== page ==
War Room – The Governor’s Reception Room

In original plans for the Capitol, this area was designed to be open space, part of a domed tower that was never built. In the early 20th century, the space was to be a forty-foot high rotunda with ceiling murals chronicling important events in New York State’s military history. Though the murals were painted and installed by the distinguished artist William deLeftwich Dodge, the floor was never removed. A reception room was created from this area from 1995-1997, and the murals were also restored to their original vibrant colors.

De Schaghenbrief, November 5, 1626

Pieter Schaghen, the author of this document, was the representative of the State’s General in the Assembly of the Nineteen of the West India Company. In the late summer of 1626 he reported the arrival of the ship Wapen van Amsterdam, newly arrived from New Netherland. In his report to the directors of the WIC he announced the purchase of Manhattan Island for the value of 60 guilders. The Schaghen letter is the earliest reference to the purchase of the island which would become the center of New Netherland. This letter also details the cargo taken on board the aforesaid ship, which included skins of beavers, otters, and minks.

New York State Library Collection

Contract of Sale of Land Along the Hudson River from the Mohican Indians to Killian Van Rensselaer, August 6, 1630

This is the legal conveyance or deed of the large tract of land to Killian Van Rensselaer that enabled him to establish a patroonship (colony) within the Province of New Netherland. The patroonship plan of colonization was created under the auspices of the West India Company as a means of enhancing settlement in New Netherland.

The patroon (lord of manor) was an investor empowered to negotiate with natives for a substantial tract of land upon which he was obligated to settle 50 colonists at his own expense. The patroon was also granted complete jurisdictional rights and could hold the land in perpetual fief of inheritance with the right to dispose of colony by last will and testament. Killian Van Rensselaer thus became the first patroon of Rensselaerswijck that would continue to exist under his heirs well into the nineteenth century. The lands granted in this conveyance are presently situated in Albany and Rensselaer counties of New York State. Peter Minuit, Director General of New Netherland, signed this document along with others on the governing council. In essence, this document can be called “the birth certificate” of Rensselaerswijck.

New York State Library Collection

The Half Moon Model

The Half Moon was only 85 feet long and 20 feet wide, manned by a small crew of 18. After a treacherous ocean voyage, the crew faced still more uncertainties. Believing the river might be a northwest passage, they spent four weeks exploring, sailing as far north as present day Albany. The uncharted waters posed a constant danger as the ship frequently ran aground on shallows and was becalmed, of halted by a lack of wind and the river’s changing tides.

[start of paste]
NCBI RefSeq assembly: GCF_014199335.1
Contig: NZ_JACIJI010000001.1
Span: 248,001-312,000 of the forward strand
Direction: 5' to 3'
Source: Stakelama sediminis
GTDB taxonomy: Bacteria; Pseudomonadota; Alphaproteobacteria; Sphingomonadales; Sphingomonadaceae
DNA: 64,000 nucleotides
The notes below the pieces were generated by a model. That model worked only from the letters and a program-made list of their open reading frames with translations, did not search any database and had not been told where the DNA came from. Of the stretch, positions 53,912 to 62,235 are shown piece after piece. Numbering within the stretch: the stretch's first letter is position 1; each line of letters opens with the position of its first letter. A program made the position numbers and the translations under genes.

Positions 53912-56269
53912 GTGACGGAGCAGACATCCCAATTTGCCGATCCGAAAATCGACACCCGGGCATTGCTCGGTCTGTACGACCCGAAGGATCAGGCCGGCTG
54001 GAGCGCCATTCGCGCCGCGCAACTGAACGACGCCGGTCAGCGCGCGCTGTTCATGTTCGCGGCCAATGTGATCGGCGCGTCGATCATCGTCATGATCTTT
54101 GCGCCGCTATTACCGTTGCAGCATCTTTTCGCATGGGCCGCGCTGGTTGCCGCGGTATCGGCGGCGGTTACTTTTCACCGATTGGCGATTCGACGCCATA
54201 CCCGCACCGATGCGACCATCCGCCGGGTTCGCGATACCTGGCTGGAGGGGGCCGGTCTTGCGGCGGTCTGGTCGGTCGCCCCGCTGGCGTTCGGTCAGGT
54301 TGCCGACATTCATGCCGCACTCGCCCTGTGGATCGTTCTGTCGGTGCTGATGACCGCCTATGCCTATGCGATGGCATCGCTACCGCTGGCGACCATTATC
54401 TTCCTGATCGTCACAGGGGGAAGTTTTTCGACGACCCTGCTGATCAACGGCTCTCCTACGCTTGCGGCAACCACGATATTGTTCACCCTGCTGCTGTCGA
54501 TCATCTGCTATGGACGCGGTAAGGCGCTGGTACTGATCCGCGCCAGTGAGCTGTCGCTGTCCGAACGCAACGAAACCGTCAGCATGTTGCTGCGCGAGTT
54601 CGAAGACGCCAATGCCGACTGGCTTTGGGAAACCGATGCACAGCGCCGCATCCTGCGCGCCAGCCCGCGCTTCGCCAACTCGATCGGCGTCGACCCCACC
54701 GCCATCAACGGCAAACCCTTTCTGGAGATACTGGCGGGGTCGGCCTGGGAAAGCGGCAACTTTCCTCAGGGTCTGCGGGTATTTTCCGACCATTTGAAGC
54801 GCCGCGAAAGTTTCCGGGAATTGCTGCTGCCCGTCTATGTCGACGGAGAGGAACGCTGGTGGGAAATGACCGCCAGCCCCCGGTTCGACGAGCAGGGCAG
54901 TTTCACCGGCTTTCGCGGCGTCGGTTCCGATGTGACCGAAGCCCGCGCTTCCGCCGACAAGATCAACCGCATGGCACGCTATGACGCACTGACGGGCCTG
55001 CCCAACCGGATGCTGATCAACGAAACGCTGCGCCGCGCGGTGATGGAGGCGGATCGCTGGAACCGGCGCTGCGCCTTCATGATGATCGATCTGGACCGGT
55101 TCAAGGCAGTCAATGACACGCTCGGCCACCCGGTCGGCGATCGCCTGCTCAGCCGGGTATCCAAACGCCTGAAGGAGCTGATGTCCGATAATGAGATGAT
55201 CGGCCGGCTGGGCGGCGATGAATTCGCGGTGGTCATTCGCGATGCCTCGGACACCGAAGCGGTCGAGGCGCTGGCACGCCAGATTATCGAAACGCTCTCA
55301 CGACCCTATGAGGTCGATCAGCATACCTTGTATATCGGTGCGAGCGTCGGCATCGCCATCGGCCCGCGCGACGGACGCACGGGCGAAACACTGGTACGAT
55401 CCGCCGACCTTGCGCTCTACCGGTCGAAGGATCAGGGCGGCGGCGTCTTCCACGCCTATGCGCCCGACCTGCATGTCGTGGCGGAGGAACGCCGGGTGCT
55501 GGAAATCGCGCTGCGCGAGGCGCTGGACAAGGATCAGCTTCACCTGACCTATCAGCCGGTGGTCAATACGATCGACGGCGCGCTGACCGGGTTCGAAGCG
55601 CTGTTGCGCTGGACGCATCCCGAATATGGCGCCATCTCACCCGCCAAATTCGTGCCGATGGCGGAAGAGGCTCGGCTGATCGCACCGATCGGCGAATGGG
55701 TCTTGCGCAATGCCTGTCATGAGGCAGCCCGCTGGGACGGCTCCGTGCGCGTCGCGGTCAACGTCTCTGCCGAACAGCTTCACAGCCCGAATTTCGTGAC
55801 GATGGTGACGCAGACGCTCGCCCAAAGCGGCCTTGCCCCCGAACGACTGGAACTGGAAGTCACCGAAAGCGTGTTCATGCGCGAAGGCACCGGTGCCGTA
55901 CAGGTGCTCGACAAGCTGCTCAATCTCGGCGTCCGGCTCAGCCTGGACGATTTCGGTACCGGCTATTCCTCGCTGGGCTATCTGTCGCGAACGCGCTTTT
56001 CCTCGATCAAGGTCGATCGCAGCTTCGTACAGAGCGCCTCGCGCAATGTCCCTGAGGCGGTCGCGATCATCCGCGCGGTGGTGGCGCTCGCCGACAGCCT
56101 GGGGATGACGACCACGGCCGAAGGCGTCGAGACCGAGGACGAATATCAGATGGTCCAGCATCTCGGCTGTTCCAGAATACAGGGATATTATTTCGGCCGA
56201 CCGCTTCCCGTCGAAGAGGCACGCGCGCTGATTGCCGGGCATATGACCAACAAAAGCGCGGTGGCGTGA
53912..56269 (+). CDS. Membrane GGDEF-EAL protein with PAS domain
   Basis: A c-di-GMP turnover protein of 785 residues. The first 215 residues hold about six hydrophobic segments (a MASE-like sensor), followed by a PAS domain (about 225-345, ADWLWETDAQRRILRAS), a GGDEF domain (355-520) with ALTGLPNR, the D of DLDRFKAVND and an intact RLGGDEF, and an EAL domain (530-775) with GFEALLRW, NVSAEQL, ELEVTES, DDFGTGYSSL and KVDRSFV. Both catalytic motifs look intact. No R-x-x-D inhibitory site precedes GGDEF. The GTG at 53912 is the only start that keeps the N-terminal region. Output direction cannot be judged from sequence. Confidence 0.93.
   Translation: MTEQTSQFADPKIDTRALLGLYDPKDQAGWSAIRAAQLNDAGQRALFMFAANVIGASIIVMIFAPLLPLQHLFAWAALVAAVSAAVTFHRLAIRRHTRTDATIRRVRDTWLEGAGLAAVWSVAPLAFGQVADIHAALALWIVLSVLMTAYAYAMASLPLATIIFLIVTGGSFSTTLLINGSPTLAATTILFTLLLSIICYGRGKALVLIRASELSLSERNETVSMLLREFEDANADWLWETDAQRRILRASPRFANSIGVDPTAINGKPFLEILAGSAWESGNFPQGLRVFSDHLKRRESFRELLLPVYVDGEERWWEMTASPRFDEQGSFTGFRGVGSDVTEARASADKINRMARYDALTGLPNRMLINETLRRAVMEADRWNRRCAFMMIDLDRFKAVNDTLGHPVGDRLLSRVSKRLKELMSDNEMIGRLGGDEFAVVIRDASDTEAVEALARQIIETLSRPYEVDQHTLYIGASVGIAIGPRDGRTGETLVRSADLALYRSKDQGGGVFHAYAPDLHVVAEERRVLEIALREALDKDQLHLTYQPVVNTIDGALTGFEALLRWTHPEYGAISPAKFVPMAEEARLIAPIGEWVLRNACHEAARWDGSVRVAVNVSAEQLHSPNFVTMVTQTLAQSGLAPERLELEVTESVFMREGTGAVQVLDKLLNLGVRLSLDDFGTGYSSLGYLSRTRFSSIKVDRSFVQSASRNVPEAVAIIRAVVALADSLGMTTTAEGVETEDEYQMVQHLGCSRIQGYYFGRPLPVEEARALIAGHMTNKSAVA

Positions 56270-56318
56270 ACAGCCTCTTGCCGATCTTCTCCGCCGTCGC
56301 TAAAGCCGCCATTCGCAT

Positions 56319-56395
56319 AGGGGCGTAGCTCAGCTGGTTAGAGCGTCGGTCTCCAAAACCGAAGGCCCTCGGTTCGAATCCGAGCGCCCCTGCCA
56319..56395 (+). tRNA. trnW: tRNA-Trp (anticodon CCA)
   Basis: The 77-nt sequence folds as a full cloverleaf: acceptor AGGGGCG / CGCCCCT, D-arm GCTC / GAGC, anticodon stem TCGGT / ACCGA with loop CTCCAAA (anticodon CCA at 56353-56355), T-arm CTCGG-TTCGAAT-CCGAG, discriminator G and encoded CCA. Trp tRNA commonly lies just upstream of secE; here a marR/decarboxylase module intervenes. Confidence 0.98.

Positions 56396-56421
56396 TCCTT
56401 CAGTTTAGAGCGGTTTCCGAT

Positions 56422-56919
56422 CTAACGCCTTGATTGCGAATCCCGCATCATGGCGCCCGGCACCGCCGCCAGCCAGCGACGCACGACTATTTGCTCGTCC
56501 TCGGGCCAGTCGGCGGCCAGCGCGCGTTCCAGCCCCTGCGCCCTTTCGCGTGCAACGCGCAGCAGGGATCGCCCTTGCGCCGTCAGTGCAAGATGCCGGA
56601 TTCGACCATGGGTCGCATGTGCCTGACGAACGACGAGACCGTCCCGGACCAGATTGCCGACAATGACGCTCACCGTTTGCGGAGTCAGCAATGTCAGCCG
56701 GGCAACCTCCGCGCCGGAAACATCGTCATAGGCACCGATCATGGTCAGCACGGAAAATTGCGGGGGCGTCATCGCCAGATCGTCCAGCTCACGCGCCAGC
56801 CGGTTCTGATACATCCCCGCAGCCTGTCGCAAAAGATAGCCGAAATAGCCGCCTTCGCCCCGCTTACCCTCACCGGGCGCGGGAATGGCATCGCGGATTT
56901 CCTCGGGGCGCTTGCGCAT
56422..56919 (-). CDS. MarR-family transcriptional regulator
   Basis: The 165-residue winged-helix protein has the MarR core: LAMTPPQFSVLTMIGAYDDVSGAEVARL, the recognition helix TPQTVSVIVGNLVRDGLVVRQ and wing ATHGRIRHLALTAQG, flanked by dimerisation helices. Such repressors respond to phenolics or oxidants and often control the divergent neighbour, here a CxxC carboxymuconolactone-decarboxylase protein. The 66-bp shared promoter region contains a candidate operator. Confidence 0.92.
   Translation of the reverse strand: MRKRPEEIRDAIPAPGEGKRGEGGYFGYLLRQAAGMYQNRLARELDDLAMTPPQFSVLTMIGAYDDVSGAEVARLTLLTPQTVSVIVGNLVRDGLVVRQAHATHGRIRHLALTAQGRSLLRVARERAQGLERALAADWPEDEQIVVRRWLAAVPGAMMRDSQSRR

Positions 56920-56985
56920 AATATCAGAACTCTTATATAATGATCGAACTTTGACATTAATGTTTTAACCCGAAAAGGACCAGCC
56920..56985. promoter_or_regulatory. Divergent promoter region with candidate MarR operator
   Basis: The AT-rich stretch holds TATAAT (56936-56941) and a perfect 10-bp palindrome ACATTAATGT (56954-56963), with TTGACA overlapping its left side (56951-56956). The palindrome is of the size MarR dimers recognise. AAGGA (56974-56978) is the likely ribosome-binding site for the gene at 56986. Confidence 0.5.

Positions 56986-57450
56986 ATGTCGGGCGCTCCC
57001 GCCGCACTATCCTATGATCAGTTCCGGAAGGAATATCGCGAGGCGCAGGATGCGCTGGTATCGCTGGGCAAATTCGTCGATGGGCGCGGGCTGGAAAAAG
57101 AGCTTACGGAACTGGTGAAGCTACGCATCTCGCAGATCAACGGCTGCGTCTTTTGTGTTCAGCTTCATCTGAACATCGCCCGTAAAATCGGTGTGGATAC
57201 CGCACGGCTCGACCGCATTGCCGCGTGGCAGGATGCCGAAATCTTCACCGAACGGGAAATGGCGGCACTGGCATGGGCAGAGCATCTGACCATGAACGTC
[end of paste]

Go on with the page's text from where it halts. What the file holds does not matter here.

Collection of Tom Wysmuller

The Great Seal of the State of New York

The Great Seal of the State of New York, as it appears here and on the state flag, is the result of four modifications made to a design first created in 1777 by a committee that included soon-to-be Governor John Jay, and Governor Morris and John Sloss Hobart, both of whom later became United States Senators. The seal was devised to replace the British Crown Seal. Final changes were made to the seal design in 1882.


The most prominent elements of the Seal are the figures representing Justice, with her blindfold, sword and scales, on the right, and Liberty on the left. The scales and sword represent the impartiality and fairness required in determining reward or punishment. Liberty holds a staff topped with a cap that from Roman times through the French revolution represented emancipation and freedom. At Liberty’s left foot lies a royal crown, thrown to the ground to illustrate the diminished power of the British monarchy over the new nation. At the center, a sloop and masted ship represent inland and foreign commerce. The river and mountains represent the Hudson River, so critical to the State’s establishment and growth, and its highlands, and the sunburst, traditionally a symbol of good fortune to come, rises over the highlands. At the top of the seal, an American eagle stands astride the globe, and at the bottom, a banner carries the State’s motto: Excelsior, which means Ever Upward.